Vintafolide was tested in an international, multicenter Phase II trial of 149 women with platinum-resistant ovarian cancer. Patients received vintafolide plus Doxil or Doxil alone until either disease progression or death. The primary endpoint was progression-free survival. Patients taking vintafolide plus Doxil had a median progression free survival of 5 months, compared to 2.7 months for patients receiving Doxil alone.
However, in patients who tested the most positive for a specific folate receptor, the delayed progression-free survival increased from 1.5 months to 5.5, or 260%. “If you don’t have the receptor, the drug doesn’t work as well. That’s a remarkable result,” says Ellis. A Phase III trial of vintafolide in platinum-resistant ovarian cancer is under way, as well as a Phase II/III trial of vintafolide in non-small-cell lung cancer.
The folate receptor that predicted patient response to vintafolide was identified with etarfolatide, the companion molecular imaging agent designed to screen patients who are likely to respond. “Our development strategy is to start with a diagnostic to assess quickly and easily which tissues and organs a chemotherapy drug will target,” says Ellis.
More importantly, tumors in patients are assessed to see if they contain the folate receptor. Tumor cells that highly express the folate receptor are more likely to be killed by the targeted therapy.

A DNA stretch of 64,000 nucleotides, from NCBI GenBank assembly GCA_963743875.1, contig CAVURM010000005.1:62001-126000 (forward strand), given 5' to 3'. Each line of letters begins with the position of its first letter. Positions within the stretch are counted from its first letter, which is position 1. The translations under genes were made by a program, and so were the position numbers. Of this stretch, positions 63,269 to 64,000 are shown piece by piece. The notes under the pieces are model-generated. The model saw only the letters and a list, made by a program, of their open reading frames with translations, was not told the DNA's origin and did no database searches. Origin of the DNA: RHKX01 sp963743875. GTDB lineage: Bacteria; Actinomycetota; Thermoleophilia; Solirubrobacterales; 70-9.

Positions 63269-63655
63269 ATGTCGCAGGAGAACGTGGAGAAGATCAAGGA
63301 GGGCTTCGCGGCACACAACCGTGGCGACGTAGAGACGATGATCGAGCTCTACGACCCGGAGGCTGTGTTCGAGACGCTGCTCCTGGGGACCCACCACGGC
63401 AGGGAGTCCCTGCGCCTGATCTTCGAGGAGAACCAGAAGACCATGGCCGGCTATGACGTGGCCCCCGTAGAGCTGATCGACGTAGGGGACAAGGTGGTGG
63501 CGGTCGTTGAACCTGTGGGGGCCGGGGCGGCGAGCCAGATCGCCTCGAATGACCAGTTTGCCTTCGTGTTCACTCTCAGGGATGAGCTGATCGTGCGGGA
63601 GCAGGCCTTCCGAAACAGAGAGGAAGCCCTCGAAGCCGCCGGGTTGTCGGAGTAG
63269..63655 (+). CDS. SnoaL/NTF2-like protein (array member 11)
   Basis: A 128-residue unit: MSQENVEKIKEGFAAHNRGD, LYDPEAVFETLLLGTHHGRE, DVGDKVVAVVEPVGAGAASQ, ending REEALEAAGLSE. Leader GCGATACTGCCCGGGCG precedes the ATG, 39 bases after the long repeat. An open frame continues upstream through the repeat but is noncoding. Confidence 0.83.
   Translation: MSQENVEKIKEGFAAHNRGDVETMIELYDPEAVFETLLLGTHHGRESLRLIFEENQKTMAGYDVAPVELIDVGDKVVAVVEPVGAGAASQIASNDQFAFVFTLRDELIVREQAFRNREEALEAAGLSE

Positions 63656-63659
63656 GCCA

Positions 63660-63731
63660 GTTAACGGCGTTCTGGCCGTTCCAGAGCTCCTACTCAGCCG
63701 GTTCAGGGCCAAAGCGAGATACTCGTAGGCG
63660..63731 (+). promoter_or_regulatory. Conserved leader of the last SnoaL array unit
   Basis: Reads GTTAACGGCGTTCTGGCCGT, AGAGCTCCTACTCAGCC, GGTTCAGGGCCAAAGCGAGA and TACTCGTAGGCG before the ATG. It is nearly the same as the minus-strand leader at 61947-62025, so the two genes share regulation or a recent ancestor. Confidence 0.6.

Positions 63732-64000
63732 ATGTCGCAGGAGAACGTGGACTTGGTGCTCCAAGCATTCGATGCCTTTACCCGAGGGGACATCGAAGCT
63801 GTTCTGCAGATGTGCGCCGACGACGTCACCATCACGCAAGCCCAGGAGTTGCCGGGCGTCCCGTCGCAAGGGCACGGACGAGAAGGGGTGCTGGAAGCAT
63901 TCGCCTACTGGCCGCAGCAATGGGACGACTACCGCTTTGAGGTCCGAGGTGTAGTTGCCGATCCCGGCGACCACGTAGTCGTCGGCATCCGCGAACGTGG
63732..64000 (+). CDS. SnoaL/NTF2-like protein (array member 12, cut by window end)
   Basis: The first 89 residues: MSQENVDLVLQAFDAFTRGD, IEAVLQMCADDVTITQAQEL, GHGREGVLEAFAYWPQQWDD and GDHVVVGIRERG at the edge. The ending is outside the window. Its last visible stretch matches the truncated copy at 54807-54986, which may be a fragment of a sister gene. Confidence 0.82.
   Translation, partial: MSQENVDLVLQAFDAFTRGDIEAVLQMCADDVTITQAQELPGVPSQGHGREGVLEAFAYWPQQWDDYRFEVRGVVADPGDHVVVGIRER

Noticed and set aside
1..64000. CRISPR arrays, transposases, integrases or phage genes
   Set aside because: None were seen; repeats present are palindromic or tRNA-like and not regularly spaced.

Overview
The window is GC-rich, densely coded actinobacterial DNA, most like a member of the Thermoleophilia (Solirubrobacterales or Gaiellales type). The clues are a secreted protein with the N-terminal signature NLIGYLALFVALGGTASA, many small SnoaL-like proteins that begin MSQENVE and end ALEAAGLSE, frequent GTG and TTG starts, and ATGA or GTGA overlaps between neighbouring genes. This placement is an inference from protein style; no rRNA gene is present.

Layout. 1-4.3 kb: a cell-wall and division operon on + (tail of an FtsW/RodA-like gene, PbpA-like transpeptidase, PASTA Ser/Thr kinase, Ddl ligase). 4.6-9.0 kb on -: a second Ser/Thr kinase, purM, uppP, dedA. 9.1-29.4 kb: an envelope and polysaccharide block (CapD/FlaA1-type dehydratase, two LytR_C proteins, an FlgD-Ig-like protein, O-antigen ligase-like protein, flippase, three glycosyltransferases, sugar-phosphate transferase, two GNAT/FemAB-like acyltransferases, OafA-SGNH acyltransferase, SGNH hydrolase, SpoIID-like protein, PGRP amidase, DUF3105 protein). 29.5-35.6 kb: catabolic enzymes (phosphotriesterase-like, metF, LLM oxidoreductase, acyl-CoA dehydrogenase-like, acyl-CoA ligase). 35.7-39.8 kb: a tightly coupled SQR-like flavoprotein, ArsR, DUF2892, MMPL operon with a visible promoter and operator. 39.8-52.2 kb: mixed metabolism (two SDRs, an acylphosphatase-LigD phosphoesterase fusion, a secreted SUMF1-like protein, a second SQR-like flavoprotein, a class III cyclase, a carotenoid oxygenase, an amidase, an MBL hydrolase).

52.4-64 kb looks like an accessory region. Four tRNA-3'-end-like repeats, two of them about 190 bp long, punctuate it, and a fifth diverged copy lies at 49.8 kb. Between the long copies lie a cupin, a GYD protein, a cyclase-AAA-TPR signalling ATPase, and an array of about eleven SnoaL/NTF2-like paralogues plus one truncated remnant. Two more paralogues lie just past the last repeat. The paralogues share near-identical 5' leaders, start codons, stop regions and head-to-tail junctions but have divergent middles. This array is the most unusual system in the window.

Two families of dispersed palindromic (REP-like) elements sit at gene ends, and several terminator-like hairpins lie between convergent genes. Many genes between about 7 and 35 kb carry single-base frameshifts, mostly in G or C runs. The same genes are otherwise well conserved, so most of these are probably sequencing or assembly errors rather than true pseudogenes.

The EMA granted vintafolide the equivalence of orphan drug status in March 2012, because the drug shows exciting early results in patient populations that do not have effective treatments. “There’s probably no other cancer more in need of an effective treatment than platinum-resistant ovarian cancer,” says Ellis.
SMDCs for other types of cancer are made by attaching different drugs, or warheads, to the folate ligand. All the warheads are drugs discovered elsewhere that proved too toxic alone in patients. The revived drugs fall into well-known classes of cancer therapies, such as platinums, microtubule destablizers, and vinca alkaloids, and are highly prescribed worldwide. By attaching them to folate, “we’re designing versions that are a thousand to a million times more potent, yet less toxic,” says Ellis.
Endocyte researchers also can replace folate with a different targeting ligand to attach to other receptors. One drug candidate targets a different receptor on prostate cancer cells, which generally do not express folate receptors. A companion diagnostic confirms that this drug targets prostate tumors. “We can make our therapies modular by changing the warhead or ligand to create a different drug,” says Ellis.
Another program targets activated macrophages, an important cell type in inflammatory diseases like rheumatoid arthritis, Crohn’s disease, and psoriasis. Endoctye has a drug that knocks out, or deactivates, these activated macrophages. Imaging data show that the drug targets human-activated macrophages, and results from animal studies are encouraging.
Endocyte intends to develop and market some of its products by itself. The firm is also open to collaborations with companies that have a proprietary drug that could be made more potent or less toxic by attaching it to folate or another appropriate ligand.